There’s some dispute as to whether the English or French put the bubble into wine. Champagne was discovered by chance by Dom Perignon in 1693 and celebrated with the famous quote ‘come quickly I am tasting the stars’, however, it’s also claimed that a 17th century cider maker from Gloucester first devised the fermentation method which gives champagne its fizz. If we did invent the bubble, it’s taken another 300 years or so for English wines to really sparkle.
With climate change favouring the English terroir with warmer temperatures (southern wine regions of England are only 200 miles from Champagne), there has been a steady increase in high-quality wine production that has seen French wine tasters choosing English bubbles over Premier Cru Champagnes. “Britain now punches well above its weight in wine production with the industry moving from, ‘plucky outsider status’ to champagne beating cellar essentials, claiming a record number of international trophies along the way. England is fizzing, and the world is taking notice.” Zeren Wilson, Christies.
With over 8.7 million vines planted between 2017 – 2021 alone, the English wine industry is one of the fastest expanding wine regions in the world, with some of the French champagne houses such as Taittinger and Pommery now investing in English soil. Yet as Jonathan White, from Gusbourne Estate notes “as little as 10 years ago, there were only two or three wines which might have been known outside the UK or recognised by wine critics. Today there’s a collective of maybe 10 to 20 producers that are making really excellent wines.”
English winemakers are not however, trying to produce a champagne analogue. We chatted to Jon Pollard, Chief Vineyard Manager and Charlie Holland, Head Winemaker at Gusbourne Estate – whose English sparkling wines have won over 200 awards at international competitions, are stocked at many of the world’s leading restaurants and as of this summer, can be sipped in a hot tub or decked bar at the finest boutique camping events in the UK – as Yurtel’s partner for the British festival season.
“Our English vineyards are the core of everything we do at Gusbourne,” explains Charlie, “it’s our philosophy, our values, our history, our future. And the key to ensuring the quality of our grapes – and our wines – is to grow them ourselves right here in the Kent countryside and at our site near Goodwood in West Sussex.” When their founder, Andrew Weeber, planted the first vines in 2004, they used predominantly Burgundian clones to grow their Chardonnay, Pinot Noir and Pinot Meunier grapes – the three classic sparkling wine varieties. Charlie points out that “although the yields are smaller, the fruit is riper and intensely flavourful, a product of the distinct terroir and exceptionally mild microclimates.”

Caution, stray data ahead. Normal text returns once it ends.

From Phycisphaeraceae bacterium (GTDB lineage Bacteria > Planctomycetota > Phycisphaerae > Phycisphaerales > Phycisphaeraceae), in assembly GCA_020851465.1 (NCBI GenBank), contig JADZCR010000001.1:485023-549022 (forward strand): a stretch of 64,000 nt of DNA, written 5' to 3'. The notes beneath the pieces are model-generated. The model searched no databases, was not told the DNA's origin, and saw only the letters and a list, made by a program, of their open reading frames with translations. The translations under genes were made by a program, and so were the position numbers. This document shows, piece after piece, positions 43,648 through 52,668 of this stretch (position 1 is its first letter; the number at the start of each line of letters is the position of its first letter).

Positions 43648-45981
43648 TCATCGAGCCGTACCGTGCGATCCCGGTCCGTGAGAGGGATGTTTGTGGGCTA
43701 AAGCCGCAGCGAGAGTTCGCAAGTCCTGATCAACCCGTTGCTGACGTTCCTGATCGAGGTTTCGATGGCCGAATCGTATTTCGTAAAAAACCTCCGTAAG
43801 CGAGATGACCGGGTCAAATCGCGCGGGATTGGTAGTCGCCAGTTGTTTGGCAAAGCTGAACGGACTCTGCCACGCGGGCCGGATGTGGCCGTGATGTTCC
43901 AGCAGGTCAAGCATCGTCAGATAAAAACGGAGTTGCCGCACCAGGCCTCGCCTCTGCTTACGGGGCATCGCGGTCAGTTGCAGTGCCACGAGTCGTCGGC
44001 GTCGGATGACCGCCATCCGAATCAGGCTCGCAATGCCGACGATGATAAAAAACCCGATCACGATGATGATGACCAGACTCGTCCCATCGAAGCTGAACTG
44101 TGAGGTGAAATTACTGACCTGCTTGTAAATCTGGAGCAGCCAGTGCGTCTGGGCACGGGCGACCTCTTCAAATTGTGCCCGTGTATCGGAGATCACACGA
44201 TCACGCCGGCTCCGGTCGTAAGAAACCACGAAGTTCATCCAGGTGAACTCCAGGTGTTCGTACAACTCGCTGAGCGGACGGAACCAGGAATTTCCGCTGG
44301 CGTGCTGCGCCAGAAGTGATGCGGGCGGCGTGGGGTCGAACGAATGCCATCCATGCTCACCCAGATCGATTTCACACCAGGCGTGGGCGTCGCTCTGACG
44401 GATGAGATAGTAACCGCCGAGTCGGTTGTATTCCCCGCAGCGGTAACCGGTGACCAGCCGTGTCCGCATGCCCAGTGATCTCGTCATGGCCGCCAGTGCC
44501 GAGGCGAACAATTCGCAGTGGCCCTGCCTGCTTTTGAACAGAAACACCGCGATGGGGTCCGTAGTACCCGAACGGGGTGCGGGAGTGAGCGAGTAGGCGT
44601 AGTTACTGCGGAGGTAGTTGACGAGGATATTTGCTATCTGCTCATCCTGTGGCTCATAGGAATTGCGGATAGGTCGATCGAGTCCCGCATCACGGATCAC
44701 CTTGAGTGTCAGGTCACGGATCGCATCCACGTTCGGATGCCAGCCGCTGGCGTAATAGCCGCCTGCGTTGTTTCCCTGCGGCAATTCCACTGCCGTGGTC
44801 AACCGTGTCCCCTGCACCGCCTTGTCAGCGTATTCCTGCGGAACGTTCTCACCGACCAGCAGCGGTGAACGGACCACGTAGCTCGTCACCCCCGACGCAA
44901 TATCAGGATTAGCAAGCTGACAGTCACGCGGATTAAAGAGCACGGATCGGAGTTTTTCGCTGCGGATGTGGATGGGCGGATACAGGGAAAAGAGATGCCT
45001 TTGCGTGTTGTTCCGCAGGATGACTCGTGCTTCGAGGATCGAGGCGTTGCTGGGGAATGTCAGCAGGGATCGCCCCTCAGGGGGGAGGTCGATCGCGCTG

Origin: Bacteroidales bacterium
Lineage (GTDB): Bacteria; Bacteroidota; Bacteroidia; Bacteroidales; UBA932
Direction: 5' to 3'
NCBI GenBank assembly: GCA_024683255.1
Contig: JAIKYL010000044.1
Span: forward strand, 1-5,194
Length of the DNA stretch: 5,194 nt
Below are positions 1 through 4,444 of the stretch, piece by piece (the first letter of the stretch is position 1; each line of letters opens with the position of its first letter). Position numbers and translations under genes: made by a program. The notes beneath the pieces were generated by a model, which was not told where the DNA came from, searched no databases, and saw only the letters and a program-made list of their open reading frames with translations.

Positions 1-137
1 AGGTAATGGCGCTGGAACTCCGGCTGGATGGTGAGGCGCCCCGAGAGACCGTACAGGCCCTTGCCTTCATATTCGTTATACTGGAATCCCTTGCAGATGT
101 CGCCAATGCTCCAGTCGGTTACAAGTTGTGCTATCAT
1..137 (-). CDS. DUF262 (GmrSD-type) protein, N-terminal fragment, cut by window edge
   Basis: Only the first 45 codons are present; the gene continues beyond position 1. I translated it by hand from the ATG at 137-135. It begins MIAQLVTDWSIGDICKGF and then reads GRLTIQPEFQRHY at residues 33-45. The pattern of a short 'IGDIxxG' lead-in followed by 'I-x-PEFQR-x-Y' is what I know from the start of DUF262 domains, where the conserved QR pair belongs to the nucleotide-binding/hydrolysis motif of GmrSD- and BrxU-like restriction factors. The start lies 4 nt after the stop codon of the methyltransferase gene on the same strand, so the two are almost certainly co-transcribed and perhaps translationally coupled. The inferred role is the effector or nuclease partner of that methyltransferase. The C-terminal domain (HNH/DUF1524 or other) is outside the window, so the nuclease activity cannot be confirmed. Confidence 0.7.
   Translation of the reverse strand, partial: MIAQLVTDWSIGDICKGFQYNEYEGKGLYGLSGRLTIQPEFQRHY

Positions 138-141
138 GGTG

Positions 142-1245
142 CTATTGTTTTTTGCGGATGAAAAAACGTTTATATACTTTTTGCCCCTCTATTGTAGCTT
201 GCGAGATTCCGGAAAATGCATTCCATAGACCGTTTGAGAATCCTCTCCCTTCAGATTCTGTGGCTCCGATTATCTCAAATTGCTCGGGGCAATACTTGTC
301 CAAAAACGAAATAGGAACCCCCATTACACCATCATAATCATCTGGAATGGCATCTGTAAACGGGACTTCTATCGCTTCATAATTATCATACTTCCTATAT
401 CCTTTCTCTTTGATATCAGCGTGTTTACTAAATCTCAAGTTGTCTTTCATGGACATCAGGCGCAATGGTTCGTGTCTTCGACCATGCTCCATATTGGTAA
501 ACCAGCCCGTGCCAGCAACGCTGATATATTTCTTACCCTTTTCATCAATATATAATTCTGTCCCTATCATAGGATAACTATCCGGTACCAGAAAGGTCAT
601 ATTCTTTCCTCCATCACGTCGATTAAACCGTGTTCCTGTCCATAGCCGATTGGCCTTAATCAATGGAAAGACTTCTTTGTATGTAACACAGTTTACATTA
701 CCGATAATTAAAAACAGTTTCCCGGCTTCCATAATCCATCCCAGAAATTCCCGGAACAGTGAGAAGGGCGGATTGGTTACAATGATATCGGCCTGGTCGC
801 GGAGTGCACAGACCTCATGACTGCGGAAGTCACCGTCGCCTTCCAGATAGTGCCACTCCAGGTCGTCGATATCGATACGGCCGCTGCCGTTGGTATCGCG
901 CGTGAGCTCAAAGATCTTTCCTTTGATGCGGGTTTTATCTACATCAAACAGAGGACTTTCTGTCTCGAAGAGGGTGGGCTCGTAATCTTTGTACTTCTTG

Climate is, however, only one part of the puzzle. The local Wealdon clay-loam soil in their Kent vineyards is similar to Burgundy whilst the chalk in their Sussex soil is similar to France’s Champagne region. Combine that with an exceptionally warm, dry maritime climate and proximity to the sea and you get Gusbourne’s distinctive salty tang, “Champagnes tend to have that sort of lovely, toasty richness … English wines have a much more sort of steely, citrus backbone to them.” explains Jon.
He also says this distinctive profile is down to Britain’s longer growing season, “We’ve got this ability to have a slow ripening season, partly because of the slightly lower temperatures in this country and the lower sunlight levels. But that really allows the flavour profiles within the fruit to build up”. Master of Wine Anne McHale agrees, “We’re quite a bit further north than Champagne. It’s cooler. And as a result, you get a higher level of acidity in the grapes, which then translates into more of a sort of mouth-watering bite of crispness and freshness in the wine.”
Gusbourne is also unique in their commitment to producing vintage wines, Charlie explains this is an unusual offering from an English wine maker. “We have a consistent style in the character of our wines, in tasting Blanc de Blancs for instance, you will always get that linear purity of a classic Blanc de Blancs and the natural minerality that comes from our location and our terroir. But in making exclusively vintage wines, we are always presenting the most truly authentic reflection of time and place. Each year will be distinctively different to the next, representing the climate and conditions that nature delivered that year.”
As with most pioneers, Gusbourne has become adept at weaving tradition and innovation together to ensure the spirit of adventure is also rooted in the slow, measured processes of the past. The attention to detail, from using only sustainable farming practices and organic fertilisers in the vineyards to blind tasting over 200 base wines to achieve the perfect blend vintage after vintage in the winery, they make sure nature is carefully nurtured and harnessed in every single bottle.
So, what better way to celebrate Britain’s most creative cultural scene than a testament to what makes it so unique? Each festival, like each vintage is about the sparkle created by the people, place and passion, beautifully distilled into a weekend of music, theatre, food and the perfect glass of English sparkling wine.